EU sum­mit to only de­cide on Van Rom­puy and Ash­ton suc­ces­sors

Financial Mirror (Cyprus) - - FRONT PAGE - By Ge­orgi Gotev

The ex­tra­or­di­nary EU sum­mit on Satur­day, which was ex­pected to put to­gether “the full puzzle” of the top jobs for the next five years, will only de­cide on the suc­ces­sors of Coun­cil Pres­i­dent Her­man Van Rom­puy, and for­eign af­fairs chief Cather­ine Ash­ton, sources told the EU news and pol­icy site EurAc­tiv on Tues­day.

Jean-Claude Juncker, the Com­mis­sion Pres­i­den­t­elect, is re­ported to be con­vinced that it is not pos­si­ble to de­cide on the com­po­si­tion of the future Com­mis­sion be­fore lead­ers de­cide who will suc­ceed Van Rom­puy and Ash­ton.

If the sum­mit de­cides on the two top jobs, it is ex­pected that Juncker would come up with a list of com­mis­sion­ers and of port­fo­lios in the first or the sec­ond week of Septem­ber.

The rea­son, sources ex­plained, is that if lead­ers de­cide not to ap­point Fed­er­ica Mogherini, the Ital­ian for­eign min­is­ter, as a suc­ces­sor to Ash­ton, Rome might nom­i­nate an­other per­son as Ital­ian com­mis­sioner. A num­ber of coun­tries in­clud­ing Poland op­pose the ap­point­ment of Mogherini as EU for­eign af­fairs chief due to her lack of ex­pe­ri­ence on the Rus­sian dossier and the tra­di­tion­ally pro-Moscow po­si­tions of Italy.

Ac­cord­ing to diplo­matic sources, it would not be cor­rect to say that only East­ern Euro­pean coun­tries had op­posed Mogherini, and re­port­edly France had also done so “in a very el­e­gant way”.

“Mr Juncker has two or three sce­nar­ios in mind, but he can­not de­cide be­fore this de­ci­sion [on Ash­ton’s suc­ces­sor] is taken,” a source close to the for­mer Prime Min­is­ter of Lux­em­bourg said.

It is also ex­pected that Juncker will first present a list of the Com­mis­sion­ers, fol­lowed by a list of the Com­mis­sion­ers’ qual­i­fi­ca­tions.

Such a strat­egy, how­ever, is likely to clash with the views of sev­eral mem­ber coun­tries, who in­sisted over the failed sum­mit held dur­ing the night of July 16 to 17 that there was a need to see the “full pic­ture”. East­ern EU coun­tries were the main rea­son for the block­age. They ar­gued that no de­ci­sion could be taken on the two se­nior po­si­tions be­fore they knew what port­fo­lios would be as­signed to “their” na­tional com­mis­sion­ers.

Ger­man Chan­cel­lor An­gela Merkel said in at the press con­fer­ence fol­low­ing the sum­mit that EU lead­ers had sud­denly re­alised there was “in­ter­de­pen­dence” between the dis­tri­bu­tion of Com­mis­sion port­fo­lios and the two top jobs.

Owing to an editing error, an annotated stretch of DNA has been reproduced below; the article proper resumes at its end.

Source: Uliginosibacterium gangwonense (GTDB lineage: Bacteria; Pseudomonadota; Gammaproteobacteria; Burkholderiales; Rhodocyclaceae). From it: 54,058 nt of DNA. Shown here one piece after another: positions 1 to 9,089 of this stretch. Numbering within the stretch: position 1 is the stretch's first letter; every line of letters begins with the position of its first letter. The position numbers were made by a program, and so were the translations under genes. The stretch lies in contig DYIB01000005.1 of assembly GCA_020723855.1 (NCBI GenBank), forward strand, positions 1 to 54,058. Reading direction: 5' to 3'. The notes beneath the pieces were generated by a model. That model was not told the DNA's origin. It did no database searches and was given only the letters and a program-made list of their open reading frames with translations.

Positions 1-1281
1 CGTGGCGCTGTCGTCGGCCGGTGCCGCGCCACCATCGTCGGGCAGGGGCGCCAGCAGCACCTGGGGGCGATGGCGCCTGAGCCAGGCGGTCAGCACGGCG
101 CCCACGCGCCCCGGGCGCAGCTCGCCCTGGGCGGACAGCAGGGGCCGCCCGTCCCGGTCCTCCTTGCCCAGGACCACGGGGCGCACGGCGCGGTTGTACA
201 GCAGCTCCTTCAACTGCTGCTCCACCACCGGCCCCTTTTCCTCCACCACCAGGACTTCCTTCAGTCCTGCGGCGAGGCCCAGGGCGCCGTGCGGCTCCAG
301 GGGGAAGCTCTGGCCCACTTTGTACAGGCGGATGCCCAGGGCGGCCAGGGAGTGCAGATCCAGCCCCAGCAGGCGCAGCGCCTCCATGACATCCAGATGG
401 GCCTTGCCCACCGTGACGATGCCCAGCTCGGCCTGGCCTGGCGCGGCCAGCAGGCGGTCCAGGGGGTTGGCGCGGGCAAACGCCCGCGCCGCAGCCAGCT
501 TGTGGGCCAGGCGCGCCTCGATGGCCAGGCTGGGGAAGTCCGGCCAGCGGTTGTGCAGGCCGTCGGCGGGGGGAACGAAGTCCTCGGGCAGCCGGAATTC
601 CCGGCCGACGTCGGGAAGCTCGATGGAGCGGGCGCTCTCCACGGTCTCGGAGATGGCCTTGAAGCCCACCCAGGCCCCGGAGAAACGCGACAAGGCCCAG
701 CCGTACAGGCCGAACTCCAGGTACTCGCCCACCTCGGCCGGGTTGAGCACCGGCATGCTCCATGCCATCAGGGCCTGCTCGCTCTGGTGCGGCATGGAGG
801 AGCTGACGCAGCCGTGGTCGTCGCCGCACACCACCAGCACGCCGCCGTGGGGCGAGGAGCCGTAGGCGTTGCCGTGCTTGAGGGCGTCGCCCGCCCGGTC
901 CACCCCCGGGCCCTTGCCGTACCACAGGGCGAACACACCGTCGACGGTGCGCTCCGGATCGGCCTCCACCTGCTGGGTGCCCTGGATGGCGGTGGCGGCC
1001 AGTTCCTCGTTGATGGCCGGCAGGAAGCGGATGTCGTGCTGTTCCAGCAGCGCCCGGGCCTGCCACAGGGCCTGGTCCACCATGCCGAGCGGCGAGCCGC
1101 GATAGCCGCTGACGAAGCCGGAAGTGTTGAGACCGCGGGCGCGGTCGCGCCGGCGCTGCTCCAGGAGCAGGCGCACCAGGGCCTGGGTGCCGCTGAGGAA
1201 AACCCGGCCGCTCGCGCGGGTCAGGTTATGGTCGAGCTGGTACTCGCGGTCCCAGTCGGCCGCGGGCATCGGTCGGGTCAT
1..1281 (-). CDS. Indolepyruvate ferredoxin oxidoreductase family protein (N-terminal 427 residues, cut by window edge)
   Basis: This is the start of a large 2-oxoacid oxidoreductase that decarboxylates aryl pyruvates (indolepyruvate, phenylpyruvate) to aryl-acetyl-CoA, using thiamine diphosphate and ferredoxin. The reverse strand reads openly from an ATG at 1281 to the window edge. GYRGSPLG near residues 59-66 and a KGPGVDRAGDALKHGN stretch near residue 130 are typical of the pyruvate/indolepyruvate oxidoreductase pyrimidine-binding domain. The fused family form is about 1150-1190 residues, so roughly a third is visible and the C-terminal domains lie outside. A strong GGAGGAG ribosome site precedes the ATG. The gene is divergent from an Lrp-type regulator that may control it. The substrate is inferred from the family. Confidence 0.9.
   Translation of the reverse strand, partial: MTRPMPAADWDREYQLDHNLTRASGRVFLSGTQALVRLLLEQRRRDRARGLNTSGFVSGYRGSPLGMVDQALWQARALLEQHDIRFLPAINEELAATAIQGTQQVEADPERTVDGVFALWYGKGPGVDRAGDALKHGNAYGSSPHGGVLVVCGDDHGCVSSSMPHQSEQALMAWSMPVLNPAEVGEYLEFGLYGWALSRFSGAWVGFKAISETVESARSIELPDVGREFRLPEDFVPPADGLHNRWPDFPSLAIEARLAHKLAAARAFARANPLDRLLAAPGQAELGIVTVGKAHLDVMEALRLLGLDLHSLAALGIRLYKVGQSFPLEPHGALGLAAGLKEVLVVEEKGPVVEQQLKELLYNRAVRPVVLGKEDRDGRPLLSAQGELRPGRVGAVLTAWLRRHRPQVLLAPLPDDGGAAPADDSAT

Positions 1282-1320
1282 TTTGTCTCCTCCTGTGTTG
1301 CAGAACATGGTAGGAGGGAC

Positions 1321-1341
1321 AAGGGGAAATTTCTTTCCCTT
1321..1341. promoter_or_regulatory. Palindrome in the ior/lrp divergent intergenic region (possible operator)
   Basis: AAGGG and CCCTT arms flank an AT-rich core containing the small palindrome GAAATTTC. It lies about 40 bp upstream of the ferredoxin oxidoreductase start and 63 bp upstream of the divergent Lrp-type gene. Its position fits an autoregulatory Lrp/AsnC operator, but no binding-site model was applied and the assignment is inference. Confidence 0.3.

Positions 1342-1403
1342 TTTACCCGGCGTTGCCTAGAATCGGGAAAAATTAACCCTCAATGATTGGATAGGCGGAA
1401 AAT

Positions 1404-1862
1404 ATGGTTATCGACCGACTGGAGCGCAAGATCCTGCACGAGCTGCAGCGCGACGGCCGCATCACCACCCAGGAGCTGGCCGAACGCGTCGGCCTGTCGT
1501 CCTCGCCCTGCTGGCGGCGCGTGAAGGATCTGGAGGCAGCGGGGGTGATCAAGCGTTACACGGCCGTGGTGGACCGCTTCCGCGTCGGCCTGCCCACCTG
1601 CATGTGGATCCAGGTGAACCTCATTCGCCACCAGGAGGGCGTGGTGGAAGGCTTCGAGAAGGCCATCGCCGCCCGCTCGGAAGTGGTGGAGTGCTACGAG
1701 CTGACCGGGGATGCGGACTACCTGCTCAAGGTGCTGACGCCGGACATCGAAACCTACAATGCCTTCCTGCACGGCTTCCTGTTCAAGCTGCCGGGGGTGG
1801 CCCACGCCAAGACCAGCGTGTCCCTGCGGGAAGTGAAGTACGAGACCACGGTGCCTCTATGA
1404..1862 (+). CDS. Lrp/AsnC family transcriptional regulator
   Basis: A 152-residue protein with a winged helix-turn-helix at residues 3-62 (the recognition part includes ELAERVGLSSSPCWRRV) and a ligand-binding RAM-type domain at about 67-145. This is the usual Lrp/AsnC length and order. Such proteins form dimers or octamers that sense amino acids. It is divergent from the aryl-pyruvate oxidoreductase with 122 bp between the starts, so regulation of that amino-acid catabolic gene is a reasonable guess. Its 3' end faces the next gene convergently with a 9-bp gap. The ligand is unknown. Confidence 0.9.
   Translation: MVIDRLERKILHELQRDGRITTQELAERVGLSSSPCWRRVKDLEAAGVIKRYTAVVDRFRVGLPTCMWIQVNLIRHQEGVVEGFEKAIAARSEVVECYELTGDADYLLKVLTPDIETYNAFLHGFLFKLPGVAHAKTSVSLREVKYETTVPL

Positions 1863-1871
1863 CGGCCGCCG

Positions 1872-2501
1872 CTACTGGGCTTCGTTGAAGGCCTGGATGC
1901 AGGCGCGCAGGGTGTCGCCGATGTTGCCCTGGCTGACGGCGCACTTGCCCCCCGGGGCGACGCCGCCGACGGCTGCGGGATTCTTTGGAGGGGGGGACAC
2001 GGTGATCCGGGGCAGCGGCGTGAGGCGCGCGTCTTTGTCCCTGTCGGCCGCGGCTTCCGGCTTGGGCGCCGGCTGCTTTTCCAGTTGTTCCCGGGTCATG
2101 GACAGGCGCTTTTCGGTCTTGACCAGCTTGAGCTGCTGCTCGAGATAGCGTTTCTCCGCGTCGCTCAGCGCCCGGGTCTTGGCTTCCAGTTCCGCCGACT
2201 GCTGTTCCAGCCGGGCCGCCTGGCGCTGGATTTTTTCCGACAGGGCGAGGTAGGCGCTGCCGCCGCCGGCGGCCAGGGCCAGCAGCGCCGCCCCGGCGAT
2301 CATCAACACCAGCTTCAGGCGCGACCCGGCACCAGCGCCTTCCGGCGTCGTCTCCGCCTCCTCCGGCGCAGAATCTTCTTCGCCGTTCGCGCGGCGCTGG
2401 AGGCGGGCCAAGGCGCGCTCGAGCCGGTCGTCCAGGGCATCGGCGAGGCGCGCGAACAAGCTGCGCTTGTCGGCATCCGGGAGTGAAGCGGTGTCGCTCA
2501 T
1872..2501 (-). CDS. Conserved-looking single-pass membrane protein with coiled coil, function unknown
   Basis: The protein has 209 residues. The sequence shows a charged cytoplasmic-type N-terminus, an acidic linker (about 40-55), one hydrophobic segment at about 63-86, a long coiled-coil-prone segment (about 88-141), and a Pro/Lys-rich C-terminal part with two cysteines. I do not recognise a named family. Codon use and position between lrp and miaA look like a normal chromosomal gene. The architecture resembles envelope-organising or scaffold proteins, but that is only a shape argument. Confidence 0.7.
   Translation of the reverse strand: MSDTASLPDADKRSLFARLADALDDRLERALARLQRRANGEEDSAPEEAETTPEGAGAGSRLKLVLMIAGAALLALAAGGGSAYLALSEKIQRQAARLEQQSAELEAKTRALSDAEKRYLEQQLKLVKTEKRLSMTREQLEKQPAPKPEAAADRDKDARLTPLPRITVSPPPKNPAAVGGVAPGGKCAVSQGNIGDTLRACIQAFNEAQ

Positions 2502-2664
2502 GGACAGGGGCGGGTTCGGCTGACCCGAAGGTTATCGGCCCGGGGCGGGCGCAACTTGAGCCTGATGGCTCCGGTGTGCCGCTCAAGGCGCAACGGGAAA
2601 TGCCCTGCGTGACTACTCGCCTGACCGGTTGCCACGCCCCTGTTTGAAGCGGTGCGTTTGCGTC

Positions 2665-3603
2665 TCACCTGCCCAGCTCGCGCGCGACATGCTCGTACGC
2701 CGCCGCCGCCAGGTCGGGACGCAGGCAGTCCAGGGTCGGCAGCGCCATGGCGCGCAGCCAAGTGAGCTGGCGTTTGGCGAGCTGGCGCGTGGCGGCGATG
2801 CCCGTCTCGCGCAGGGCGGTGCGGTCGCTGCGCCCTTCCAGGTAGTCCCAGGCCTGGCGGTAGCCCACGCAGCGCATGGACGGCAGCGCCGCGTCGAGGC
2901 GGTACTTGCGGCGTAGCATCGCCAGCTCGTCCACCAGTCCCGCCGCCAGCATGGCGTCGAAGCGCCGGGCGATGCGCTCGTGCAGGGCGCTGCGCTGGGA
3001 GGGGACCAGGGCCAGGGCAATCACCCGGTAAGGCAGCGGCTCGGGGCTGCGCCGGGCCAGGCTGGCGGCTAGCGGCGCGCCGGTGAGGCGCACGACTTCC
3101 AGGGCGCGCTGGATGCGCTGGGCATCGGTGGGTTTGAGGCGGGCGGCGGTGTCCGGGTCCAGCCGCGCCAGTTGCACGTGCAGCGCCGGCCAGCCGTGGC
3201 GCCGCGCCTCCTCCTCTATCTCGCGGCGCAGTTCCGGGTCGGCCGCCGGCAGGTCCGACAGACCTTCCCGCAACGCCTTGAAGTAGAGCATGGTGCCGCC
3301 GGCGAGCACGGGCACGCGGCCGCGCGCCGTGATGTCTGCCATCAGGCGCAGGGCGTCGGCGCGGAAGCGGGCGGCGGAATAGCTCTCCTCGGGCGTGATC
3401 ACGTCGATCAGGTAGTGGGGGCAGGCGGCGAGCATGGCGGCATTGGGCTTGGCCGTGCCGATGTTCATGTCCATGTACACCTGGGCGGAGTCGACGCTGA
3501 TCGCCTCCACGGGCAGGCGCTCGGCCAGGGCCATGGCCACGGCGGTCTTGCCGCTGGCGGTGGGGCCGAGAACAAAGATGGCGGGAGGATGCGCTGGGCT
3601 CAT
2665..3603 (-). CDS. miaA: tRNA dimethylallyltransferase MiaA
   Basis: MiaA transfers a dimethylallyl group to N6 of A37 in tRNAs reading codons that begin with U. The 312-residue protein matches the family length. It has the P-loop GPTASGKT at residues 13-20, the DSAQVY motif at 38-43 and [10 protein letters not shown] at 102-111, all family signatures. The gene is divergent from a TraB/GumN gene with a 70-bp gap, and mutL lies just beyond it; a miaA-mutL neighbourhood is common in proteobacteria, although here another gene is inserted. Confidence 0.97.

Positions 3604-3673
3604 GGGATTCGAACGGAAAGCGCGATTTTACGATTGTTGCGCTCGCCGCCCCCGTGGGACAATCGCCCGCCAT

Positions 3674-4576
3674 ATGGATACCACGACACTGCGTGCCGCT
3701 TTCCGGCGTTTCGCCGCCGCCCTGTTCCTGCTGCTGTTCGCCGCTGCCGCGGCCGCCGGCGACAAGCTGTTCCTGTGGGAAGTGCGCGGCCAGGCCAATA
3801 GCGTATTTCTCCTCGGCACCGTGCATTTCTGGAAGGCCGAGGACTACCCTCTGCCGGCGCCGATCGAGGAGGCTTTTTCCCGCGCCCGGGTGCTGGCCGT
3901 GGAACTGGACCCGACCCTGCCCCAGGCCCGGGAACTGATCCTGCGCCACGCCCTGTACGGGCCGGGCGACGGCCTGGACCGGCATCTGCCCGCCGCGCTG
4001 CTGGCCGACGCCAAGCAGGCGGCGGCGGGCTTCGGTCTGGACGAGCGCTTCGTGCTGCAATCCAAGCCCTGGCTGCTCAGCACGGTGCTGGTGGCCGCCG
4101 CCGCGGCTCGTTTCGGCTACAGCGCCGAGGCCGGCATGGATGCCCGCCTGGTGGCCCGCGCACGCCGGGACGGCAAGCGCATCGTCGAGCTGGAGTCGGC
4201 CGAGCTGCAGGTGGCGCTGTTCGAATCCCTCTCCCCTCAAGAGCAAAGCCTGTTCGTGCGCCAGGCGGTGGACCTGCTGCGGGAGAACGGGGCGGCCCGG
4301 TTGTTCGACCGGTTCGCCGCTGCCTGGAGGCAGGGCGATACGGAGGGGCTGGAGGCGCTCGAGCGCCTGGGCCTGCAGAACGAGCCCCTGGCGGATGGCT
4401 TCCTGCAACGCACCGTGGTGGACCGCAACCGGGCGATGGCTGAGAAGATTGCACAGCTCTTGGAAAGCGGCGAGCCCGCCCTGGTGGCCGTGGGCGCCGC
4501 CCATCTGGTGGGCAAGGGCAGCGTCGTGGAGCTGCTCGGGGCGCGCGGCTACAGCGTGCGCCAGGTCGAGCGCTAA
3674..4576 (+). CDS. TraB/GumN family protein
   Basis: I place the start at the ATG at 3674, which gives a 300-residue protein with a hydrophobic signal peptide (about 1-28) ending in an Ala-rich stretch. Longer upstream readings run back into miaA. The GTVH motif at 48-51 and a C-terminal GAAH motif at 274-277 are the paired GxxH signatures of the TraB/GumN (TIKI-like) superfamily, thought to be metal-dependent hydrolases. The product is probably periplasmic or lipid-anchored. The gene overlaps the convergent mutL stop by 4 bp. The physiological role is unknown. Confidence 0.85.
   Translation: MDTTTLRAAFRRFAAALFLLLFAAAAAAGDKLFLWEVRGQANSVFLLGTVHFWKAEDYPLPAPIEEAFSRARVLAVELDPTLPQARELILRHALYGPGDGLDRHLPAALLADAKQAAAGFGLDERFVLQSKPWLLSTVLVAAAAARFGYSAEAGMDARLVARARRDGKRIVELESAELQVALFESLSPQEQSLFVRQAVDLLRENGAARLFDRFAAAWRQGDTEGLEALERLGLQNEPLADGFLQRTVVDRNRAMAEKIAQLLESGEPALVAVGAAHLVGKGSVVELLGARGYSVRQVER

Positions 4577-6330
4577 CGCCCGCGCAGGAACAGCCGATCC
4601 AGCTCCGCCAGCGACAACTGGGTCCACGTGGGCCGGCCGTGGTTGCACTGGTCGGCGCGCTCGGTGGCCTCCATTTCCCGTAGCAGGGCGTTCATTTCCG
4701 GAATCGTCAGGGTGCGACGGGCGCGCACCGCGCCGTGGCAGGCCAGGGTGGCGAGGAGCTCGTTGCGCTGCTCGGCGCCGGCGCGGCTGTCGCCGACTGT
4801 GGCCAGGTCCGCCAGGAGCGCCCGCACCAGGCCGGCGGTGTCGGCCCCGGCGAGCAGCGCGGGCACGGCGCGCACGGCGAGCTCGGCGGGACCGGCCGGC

A se­nior diplo­mat from an east­ern mem­ber state told EurAc­tiv that he didn’t be­lieve that the sum­mit will end up suc­cess­ful, with only the two top job nom­i­na­tions. “There would nec­es­sar­ily be agree­ments, even if not an­nounced, over at­tri­bu­tions,” the diplo­mat said.

Usu­ally, Van Rom­puy is in charge of prepa­ra­tions of EU sum­mits. In fact, the for­mer Bel­gian Prime Min­is­ter has been harshly crit­i­cised by mem­ber coun­tries for the poor prepa­ra­tion of the 16-17 July sum­mit, as lead­ers are re­ported to have known there would be no agree­ment at the time they sat around the sum­mit ta­ble. This time, Juncker is said to be closely as­so­ci­ated with the prepa­ra­tion of the Au­gust 30 sum­mit.

EurAc­tiv was also told that all coun­tries had made nom­i­na­tions for com­mis­sion­ers, with the unique ex­cep­tion of Bel­gium.

Re­port­edly, only four women are likely to be part of the next EU ex­ec­u­tive (Italy’s Mogherini, Bul­garia’s Ge­orgieva, the Czech Repub­lic’s Jourova and Swe­den’s Malm­strom.) There are seven women in the present EU com­mis­sion, and the Euro­pean Par­lia­ment is in­sist­ing that the gen­der bal­ance should fur­ther im­prove. To mol­lify the Par­lia­ment, Juncker has re­cently told the Aus­trian daily Kurier that he would give women can­di­dates the Com­mis­sion’s Vice Pres­i­dent po­si­tion, and im­por­tant port­fo­lios.

It is not yet clear if Juncker will par­tic­i­pate in the sum­mit, EurAc­tiv was told. EU am­bas­sadors will meet in the COREPER for­mat to pre­pare the sum­mit on Thurs­day.

Dur­ing the first and sec­ond week of Septem­ber, Juncker will ta­ble the list of Com­mis­sion­ers, and in Oc­to­ber, the Euro­pean Par­lia­ment will vote to ap­prove or re­ject the new Com­mis­sion Col­lege in its en­tirety.

Novem­ber has been set as the tar­get date for the new Com­mis­sion to take of­fice.

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The Cyprus prob­lem, the econ­omy and the port­fo­lio of the new Cypriot EU Com­mis­sioner will be on the agenda of a pri­vate meet­ing Pres­i­dent Ni­cos Anas­tasi­ades will have with the new Pres­i­dent of the Euro­pean Com­mis­sion, Jean-Claude Juncker in Brus­sels on Satur­day. The meet­ing will take place in the con­text of the ex­tra­or­di­nary Euro­pean Coun­cil where EU lead­ers will de­cide on the new Pres­i­dent of the Euro­pean Coun­cil and the new High Rep­re­sen­ta­tive for For­eign Af­fairs and Se­cu­rity Pol­icy. Cyprus has sub­mit­ted two names for Com­mis­sioner: Euro­pean Peo­ple’s Party and rul­ing DISY MEP Chris­tos Stylian­ides and the Pres­i­dent of the Euro­pean Party (Evroko) Demetris Syl­louris. The fi­nal de­ci­sion will be taken by the Pres­i­dent of the Euro­pean Com­mis­sion af­ter con­sul­ta­tions with Euro­pean lead­ers.

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